The Little Colorado River (or LCR, also affectionately referred to as the Little C) is a favorite stop among Grand Canyon Whitewater passengers. The LCR often runs aquamarine blue, due to the calcium carbonate and copper sulfate minerals in the water. (However, if it has rained recently, and dirt, silt and sand has been flushed into the LC, it probably will be the color of chocolate milk.) Stretching 315 miles from its headwaters in the White Mountains of Eastern Arizona, the LCR joins the Colorado River near river mile 61, not far from the site of the tragic 1956 airline collision.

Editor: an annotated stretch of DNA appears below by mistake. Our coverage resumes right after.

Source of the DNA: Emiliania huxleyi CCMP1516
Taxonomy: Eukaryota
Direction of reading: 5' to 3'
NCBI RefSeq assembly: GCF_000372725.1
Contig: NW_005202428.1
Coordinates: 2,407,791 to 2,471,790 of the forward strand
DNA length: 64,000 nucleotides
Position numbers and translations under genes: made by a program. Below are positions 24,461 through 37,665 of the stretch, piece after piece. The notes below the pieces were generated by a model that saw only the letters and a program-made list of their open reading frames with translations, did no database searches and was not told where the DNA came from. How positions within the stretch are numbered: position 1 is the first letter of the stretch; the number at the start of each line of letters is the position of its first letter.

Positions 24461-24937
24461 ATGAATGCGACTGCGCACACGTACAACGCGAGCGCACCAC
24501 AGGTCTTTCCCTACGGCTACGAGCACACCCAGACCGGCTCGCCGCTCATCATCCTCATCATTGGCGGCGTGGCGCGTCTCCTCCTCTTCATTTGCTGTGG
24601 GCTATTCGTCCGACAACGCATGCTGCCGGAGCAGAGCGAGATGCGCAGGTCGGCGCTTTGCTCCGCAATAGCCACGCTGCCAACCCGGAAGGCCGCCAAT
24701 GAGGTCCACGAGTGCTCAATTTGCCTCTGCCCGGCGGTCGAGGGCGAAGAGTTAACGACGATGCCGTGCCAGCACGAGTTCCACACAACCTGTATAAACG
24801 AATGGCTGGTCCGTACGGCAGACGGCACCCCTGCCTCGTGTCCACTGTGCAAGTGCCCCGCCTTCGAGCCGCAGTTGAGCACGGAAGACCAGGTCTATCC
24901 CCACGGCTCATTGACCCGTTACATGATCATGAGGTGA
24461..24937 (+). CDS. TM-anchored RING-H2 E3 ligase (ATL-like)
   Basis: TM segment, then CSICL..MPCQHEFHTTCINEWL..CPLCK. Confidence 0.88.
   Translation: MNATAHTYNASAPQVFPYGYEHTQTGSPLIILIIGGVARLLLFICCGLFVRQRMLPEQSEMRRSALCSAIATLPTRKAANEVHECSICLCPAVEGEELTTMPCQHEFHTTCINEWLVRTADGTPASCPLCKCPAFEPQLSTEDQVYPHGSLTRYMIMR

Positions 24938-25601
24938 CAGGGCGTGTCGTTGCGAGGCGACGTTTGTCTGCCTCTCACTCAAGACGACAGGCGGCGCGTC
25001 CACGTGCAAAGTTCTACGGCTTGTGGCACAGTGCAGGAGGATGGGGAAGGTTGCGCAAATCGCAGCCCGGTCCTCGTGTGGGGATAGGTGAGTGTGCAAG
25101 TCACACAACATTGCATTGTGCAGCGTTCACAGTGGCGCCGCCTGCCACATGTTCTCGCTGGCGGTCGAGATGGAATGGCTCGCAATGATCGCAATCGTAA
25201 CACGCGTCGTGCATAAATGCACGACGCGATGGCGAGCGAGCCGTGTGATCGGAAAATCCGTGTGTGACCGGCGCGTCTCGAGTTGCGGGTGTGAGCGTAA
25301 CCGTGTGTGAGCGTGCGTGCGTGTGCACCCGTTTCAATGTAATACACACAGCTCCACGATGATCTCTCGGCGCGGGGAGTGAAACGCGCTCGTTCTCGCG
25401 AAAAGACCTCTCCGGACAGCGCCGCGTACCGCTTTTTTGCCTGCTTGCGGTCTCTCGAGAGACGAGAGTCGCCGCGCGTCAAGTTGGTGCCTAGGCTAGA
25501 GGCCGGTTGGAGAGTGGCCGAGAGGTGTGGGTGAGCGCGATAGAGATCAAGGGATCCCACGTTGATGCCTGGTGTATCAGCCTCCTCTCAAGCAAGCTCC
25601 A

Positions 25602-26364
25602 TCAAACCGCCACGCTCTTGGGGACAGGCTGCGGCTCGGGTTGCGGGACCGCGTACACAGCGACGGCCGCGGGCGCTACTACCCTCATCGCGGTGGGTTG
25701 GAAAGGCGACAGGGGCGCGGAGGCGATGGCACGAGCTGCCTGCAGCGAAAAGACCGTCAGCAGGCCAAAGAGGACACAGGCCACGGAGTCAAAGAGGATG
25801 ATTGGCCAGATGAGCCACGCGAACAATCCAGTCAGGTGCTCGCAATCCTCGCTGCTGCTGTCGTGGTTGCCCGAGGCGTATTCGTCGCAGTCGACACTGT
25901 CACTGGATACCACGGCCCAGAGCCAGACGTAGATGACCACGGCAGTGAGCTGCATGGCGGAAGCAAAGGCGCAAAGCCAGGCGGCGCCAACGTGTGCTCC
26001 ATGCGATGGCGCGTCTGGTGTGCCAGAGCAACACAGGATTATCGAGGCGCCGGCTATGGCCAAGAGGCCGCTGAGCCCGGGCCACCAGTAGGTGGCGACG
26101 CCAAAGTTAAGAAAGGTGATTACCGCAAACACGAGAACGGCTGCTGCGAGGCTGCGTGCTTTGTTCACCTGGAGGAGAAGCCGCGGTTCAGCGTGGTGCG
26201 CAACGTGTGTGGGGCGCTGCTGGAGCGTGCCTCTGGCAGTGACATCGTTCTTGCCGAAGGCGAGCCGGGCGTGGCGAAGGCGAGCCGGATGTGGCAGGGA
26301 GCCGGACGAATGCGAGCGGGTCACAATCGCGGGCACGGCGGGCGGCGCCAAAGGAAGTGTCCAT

River Rats are bound to see a small structure on the south shore of the Little Colorado River. This “cabin” was an Ancient Puebloan ruin that prospector Ben Beamer rebuilt for himself in 1890. In the absence of gold and silver, Beamer mined copper and asbestos, with limited success. His attempts at cultivating crops near the cabin also failed. He did, however, forge the Beamer Trail, which is still used by backpackers today. The trail skirts Tapeats sandstone cliffs along narrow, exposed ledges for nearly 10 miles. Despite the gnarly terrain, the trail became part of the “Horsethief Trail” that was used by outlaws in the late 1800s to shuttle stolen horses.